Comcast Still Dancing Around Its Content Jamming Operations; What's Wrong With Admitting It?

from the shhhh,-it's-a-secret-that-everyone-knows dept

With the news coming out that Comcast's broadband jamming operations actually interfere with other apps as well, Comcast is now trying to respond to the complaints in every way other than telling people what it is that they're doing, which at this point really does appear to be the only sensible response. Comcast went to Reuters (since it was AP who confirmed the original story) and repeated the carefully worded claim that Comcast is not blocking any kind of traffic. Of course, people aren't saying that it's completely blocking any traffic -- just that it's quietly pulling some background tricks to slow down certain types of traffic without letting its customers know. That's the key part, and it's the same complaint that people have had for years with Comcast concerning its fuzzy bandwidth caps. The company advertises unlimited service, but if it's not unlimited, why not come out and explain what the limitations are? It seems only fair.

Perhaps an answer comes from Tim Lee, who was invited to a conference call today with Comcast to help "clear up" the misperceptions Comcast feels are being spread in the media about its actions. The only problem is that Comcast doesn't clear up anything. It basically admits to the traffic shaping but says it can't tell people that it's doing that, as it could help them get around the shaping. Well, sorry, too late for that. Besides, what's wrong with simply telling people what the limitations are and then going after the violators for terms of service breaches? In being so secretive and misleading about it, all it's doing is causing many more people to get upset with Comcast and think that they're being targeted (even if they're not). It's a ridiculous PR situation for Comcast to be in -- and it could be solved easily enough if Comcast stopped beating around the bush, stopped giving gobbledy-gook doublespeak responses that don't actually answer the questions people are asking and simply told people what they're doing and why. It really is that simple. If the company has a legitimate reason for doing what it's doing (and some people say there is) then why not explain that?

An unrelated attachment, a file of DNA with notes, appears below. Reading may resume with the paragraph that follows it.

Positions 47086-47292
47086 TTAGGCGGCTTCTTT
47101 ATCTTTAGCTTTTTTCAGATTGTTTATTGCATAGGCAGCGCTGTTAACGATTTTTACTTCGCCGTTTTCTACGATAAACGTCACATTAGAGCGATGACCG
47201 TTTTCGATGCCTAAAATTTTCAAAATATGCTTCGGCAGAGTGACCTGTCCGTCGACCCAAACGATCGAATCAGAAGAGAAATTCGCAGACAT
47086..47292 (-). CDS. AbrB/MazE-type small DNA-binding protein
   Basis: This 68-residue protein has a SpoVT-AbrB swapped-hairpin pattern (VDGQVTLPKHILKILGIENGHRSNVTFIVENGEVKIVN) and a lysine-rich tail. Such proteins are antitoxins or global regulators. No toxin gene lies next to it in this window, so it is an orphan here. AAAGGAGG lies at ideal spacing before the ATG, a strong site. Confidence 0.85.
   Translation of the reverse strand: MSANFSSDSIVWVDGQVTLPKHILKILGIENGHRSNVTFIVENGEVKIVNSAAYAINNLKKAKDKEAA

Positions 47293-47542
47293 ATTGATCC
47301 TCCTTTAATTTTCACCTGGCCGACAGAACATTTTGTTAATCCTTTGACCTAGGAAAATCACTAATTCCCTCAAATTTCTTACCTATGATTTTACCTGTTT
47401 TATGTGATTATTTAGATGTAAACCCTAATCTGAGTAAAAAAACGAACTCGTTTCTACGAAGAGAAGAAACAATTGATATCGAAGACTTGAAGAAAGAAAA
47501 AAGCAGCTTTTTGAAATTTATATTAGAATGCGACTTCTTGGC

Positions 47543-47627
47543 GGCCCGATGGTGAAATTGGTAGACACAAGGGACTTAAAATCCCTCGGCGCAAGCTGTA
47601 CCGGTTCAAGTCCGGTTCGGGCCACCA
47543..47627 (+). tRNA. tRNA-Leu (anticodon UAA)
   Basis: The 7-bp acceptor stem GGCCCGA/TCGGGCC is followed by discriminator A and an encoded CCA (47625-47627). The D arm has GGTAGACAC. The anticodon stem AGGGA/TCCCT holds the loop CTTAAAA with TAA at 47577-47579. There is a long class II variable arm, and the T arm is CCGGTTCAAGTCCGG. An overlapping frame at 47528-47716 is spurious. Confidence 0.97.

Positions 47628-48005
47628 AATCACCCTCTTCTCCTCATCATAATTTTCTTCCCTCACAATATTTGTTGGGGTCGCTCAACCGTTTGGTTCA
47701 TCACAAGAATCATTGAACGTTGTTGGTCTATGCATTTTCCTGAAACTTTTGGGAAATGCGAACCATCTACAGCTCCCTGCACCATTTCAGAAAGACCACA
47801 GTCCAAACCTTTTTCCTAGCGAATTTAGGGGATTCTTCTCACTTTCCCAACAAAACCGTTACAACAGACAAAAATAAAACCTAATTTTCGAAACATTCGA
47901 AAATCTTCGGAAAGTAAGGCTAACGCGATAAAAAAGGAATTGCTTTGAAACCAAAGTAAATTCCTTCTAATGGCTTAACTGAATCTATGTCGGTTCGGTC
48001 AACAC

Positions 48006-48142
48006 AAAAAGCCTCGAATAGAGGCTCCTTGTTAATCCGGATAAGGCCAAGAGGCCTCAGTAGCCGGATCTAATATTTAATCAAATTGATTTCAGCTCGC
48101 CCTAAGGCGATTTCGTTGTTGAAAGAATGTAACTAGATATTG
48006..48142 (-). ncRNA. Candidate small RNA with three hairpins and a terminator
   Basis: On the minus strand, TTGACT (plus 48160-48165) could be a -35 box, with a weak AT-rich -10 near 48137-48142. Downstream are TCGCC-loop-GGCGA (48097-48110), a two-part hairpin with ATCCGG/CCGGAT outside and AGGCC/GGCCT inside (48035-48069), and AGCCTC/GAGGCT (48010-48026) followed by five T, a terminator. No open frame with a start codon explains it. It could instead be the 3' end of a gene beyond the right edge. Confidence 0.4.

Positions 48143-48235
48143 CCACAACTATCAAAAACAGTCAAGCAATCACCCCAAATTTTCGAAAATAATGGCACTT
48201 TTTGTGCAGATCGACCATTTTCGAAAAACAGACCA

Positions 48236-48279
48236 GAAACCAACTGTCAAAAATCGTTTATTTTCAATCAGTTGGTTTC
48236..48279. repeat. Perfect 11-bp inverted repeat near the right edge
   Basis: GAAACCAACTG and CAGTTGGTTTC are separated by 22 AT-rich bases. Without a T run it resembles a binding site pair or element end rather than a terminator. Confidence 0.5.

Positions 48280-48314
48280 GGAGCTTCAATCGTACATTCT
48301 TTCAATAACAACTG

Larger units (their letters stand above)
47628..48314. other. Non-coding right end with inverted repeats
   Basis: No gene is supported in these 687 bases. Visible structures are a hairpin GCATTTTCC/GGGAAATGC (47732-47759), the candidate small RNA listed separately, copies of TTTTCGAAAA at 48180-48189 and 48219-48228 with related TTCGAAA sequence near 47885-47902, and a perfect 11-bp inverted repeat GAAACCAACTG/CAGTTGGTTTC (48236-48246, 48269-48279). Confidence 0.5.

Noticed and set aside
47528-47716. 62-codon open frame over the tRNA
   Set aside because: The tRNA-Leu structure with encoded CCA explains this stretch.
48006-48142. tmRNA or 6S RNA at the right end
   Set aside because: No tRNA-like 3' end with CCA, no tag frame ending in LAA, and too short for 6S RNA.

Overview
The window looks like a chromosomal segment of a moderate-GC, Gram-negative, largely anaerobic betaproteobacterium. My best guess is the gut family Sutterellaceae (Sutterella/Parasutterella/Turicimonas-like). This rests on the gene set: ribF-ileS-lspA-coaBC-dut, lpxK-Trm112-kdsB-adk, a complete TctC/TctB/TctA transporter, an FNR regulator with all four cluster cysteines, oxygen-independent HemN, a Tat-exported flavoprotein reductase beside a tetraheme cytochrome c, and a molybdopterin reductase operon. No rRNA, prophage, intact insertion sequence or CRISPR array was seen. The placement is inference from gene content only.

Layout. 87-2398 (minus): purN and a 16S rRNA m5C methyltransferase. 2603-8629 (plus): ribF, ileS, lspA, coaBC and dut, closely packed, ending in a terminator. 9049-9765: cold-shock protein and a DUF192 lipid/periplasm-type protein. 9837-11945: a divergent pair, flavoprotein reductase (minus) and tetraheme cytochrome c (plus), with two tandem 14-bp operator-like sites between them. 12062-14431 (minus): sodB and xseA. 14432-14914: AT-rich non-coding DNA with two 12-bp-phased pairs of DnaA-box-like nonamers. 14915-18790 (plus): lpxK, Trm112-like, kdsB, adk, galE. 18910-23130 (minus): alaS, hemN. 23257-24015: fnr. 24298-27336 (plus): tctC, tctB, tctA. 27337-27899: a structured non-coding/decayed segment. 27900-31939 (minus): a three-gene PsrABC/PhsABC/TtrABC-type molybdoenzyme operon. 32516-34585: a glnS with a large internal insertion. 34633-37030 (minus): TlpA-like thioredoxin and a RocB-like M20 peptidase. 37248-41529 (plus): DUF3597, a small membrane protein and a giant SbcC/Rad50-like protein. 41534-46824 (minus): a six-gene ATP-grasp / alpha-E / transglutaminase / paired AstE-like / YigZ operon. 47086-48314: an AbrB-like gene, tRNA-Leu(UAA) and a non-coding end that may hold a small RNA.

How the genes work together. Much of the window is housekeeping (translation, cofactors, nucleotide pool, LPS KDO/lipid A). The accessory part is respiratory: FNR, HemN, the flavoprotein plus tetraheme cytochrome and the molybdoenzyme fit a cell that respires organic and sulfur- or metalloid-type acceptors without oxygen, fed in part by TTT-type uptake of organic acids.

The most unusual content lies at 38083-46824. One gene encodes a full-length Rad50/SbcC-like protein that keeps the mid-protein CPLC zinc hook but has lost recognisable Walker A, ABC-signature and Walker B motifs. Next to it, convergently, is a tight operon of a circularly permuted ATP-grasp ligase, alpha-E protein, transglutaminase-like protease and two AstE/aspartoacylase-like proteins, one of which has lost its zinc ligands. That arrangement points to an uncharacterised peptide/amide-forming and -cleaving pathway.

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  1. icon
    TX CHL Instructor (profile), 23 Oct 2007 @ 3:55am

    I was glad the day...

    A couple of years ago, I dropped Comcast for Verizon FiOS. Overnight, I lost the frustrations of having intermittent service, a 'help' desk 'technician' somewhere (I started scheduling at least an hour for my once-a-week or so call) in the 3rd world that had essentially no networking experience (and an accent so thick I had trouble understanding), and a connection that was so slow that about half the time, my 56Kbaud back-up dial-up account was *FASTER*.

    To top it off, I even saved a little money because FiOS has been on 100%, so I was able to drop the backup dial-up account. I'm not all that fond of Verizon, but FiOS has been a good product. Then again, just about anything would look good compared to Comcast, including dial-up.
    --
    Texas Concealed Handgun License Courses


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